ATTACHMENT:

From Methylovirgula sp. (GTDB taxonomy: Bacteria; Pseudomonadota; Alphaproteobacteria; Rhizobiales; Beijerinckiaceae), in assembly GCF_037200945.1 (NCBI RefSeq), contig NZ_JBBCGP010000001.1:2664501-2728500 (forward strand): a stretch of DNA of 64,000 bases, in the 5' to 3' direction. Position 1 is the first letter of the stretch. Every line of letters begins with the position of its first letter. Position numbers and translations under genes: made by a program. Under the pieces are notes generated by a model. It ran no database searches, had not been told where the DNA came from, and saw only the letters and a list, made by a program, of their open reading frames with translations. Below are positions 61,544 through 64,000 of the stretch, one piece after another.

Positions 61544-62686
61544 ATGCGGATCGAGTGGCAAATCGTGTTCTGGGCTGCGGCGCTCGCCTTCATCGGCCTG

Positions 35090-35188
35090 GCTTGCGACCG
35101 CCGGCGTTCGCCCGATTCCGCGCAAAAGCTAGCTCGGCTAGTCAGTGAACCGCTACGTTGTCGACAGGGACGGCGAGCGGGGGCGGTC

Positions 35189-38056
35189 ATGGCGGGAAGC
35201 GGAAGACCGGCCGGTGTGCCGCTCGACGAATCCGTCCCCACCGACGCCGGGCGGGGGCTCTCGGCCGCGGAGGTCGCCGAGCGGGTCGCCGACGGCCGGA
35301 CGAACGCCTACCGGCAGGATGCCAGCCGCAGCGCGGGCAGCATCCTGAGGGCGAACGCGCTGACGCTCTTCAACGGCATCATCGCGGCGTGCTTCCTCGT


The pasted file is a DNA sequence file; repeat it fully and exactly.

From Methylovirgula sp. (GTDB taxonomy: Bacteria; Pseudomonadota; Alphaproteobacteria; Rhizobiales; Beijerinckiaceae), in assembly GCF_037200945.1 (NCBI RefSeq), contig NZ_JBBCGP010000001.1:2664501-2728500 (forward strand): a stretch of DNA of 64,000 bases, in the 5' to 3' direction. Position 1 is the first letter of the stretch. Every line of letters begins with the position of its first letter. Position numbers and translations under genes: made by a program. Under the pieces are notes generated by a model. It ran no database searches, had not been told where the DNA came from, and saw only the letters and a list, made by a program, of their open reading frames with translations. Below are positions 61,544 through 64,000 of the stretch, one piece after another.

Positions 61544-62686
61544 ATGCGGATCGAGTGGCAAATCGTGTTCTGGGCTGCGGCGCTCGCCTTCATCGGCCTG

Positions 35090-35188
35090 GCTTGCGACCG
35101 CCGGCGTTCGCCCGATTCCGCGCAAAAGCTAGCTCGGCTAGTCAGTGAACCGCTACGTTGTCGACAGGGACGGCGAGCGGGGGCGGTC

Positions 35189-38056
35189 ATGGCGGGAAGC
35201 GGAAGACCGGCCGGTGTGCCGCTCGACGAATCCGTCCCCACCGACGCCGGGCGGGGGCTCTCGGCCGCGGAGGTCGCCGAGCGGGTCGCCGACGGCCGGA
35301 CGAACGCCTACCGGCAGGATGCCAGCCGCAGCGCGGGCAGCATCCTGAGGGCGAACGCGCTGACGCTCTTCAACGGCATCATCGCGGCGTGCTTCCTCGT